Rajab, Shaban and Ramadhan Craft

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Drawing inspiration from the meme going around on Rajab, Shaban and Ramadhan, we recreated this for children.

The children were explained the significance of there being a seed in Rajab and the need to clear the soil of weeds (i.e. do lots of istighfar and clean our souls in this month), a little shoot popping up in Shaban which needs to be tended and watered (i.e. lots of good deeds and salawats in this month) and then finally the flowering in Ramadhan (inshallah the fruits of our efforts in the holy month!).

They were encouraged to go home and stick it on their fridge/boards as a daily reminder 🙂

Idea 10: WWIMD?

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I absolutely love this idea and thought it would be the perfect end to our series on the Imam! Jummah Mubarak 🙂

“This was a project initiated by Stanmore Jaffery’s and promoted by Madressa too. It started off by putting the abbreviations on a wrist band to be a reminder to ask yourself: What would Imam Mahdi (aj) do if he were in your situation? My boys had come across this idea from annex lectures.

So one half term when they were all really playing up and continuously bickering and driving me crazy, I sat them down and told them they were really upsetting me and that if it continued I would cancel all their half term plans which they were so excited about.

Soon after that I heard the older two calling a meeting in the sitting room. They all emerged with WWIMD written on their wrists! It was very sweet as they explained that every time they would fight and argue they would think themselves and more importantly, remind each other what would Imam Mahdi do.

I was so touched and overjoyed. This was a classic example of God consciousness, Amr bil maroof and bringing the !mam into our lives! It worked very well for the next few days and was a pleasure to hear them use the phrase all the time and check themselves.

Kids being kids and human nature as it is, it didn’t last forever. However, it still is a sentence we use often now: What Would Imam Mahdi (aj) Do?”

Idea 9: Teach them about the Imam through rhymes and nasheeds

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This is a perfect tool for auditory learners!

RHYMES:

For younger children, this short and sweet rhyme is great:

“When things go wrong as they sometimes will call Imam Mehdi, When the work you’re doing seems too hard, call Imam Mehdi.

When toys are lost and you can’t find them ,call Imam Mehdi .He’ll help you find them if you try,call Imam Mehdi.

When you are feeling sad cause mum is cross,call Imam Mehdi . He’ll come to you at once,call Imam Mehdi.”

Audio file: http://qfatima.com/index.php/qkids-qtube?view=playlist&id=210&start=20

For more rhymes on the 12th Imam, go to:http://www.qfatima.com/index.cfm?content=283

NASHEEDS:

My favourite English nasheed about the Imam so far is Al-Ajal, Al-Ajal by Abbas Bandali:

Voices of Passion have English ones also:

http://www.voicesofpassion.com/index.php/qasida/in-praise/17-we-are-waiting-for-you

Path to Ascention also has one or two if you have the CD (not available online yet).

Idea 8: Teach them about the Imam through Arts and Crafts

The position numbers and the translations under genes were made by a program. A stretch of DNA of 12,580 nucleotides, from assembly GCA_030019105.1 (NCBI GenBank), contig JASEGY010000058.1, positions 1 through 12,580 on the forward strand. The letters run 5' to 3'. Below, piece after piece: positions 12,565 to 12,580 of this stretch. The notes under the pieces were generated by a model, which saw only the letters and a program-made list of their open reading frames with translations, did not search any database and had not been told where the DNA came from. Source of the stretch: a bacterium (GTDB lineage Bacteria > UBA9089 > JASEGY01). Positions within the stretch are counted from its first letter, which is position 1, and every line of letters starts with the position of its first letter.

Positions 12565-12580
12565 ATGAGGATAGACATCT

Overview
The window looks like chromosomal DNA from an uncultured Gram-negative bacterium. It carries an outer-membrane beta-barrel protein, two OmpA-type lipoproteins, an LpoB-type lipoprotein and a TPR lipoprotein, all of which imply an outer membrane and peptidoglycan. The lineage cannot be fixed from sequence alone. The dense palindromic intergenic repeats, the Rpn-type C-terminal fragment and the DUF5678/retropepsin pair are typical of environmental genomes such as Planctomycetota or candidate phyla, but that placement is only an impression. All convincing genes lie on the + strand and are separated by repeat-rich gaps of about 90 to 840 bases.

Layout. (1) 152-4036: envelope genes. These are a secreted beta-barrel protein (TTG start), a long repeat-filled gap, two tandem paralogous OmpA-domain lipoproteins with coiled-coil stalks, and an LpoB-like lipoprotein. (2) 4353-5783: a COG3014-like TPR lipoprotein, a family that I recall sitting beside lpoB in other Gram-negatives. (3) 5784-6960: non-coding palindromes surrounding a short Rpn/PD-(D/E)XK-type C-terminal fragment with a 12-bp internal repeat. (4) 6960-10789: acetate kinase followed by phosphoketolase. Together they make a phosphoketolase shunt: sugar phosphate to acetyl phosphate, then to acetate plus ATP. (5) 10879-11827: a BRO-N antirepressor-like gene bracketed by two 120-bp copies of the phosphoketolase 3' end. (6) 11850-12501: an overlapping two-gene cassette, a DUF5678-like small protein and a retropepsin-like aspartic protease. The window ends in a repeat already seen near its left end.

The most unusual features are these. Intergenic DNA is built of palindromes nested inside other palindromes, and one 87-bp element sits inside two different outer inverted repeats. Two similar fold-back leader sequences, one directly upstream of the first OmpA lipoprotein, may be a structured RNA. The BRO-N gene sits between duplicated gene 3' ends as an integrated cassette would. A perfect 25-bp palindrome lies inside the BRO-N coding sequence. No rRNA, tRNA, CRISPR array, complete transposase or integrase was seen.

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For example, check out what one creative mum got up to! Crafts are an amazing way to get hands-on learning underway…

“Birth of Imam Mahdi (as) Collage:

We started with a big piece of cardboard (roughly A2 size) that we had lying around from a recent delivery. The piece had protruding bits at the top and bottom that added to the 3D effect of the final finished collage. To create the background for our collage, we painted the cardboard using a mixture of metallic gold poster paint mixed with a roughly equal amount of pva glue. We then sprinkled colourful sequins and glitter all over the paint while still wet and then left it all to dry and set.

For the cutout of Imam Hassan Askari (as) and Bibi Nargis Khatoon (as) holding the newly born Imam Mahdi (as), we used a part of the image linked to below:http://amira8.deviantart.com/art/Birth-of-Imam-Reza-188217408

We printed out the image on card stock, which FZ then painted using her watercolour paints and glitter. For the cutout of angel Jibreel, we used a part of the image linked to below:http://ourpreciouslambs.files.wordpress.com/2007/11/annunciation.jpg

We printed out the image on card stock, which FZ then painted using her watercolour paints and glitter. We stuck pieces of thermocol to the backs of the cutouts (creating a pop out effect) before gluing them into place against the gold backdrop using pva glue.

I had explained to FZ at length the analogy of Imame Zamana being like the sun behind the clouds. The sun, when hidden behind clouds, still gives us warmth, light, causes the plants and us to grow and flourish, and without which there would be no life! In the same way, our Imam, though hidden, still watches over us, sees our actions and loves and cares for us. He comes to our aid when we need him (told her the story of Syed Amili being lost in the desert and how Imam comes to his rescue…). We represented this analogy at the top of the collage, using cut out card shapes to create the sun and clouds. We used gold, silver, red and green glittery strips for the sun’s rays and to show the noor emanating from the blessed trio below.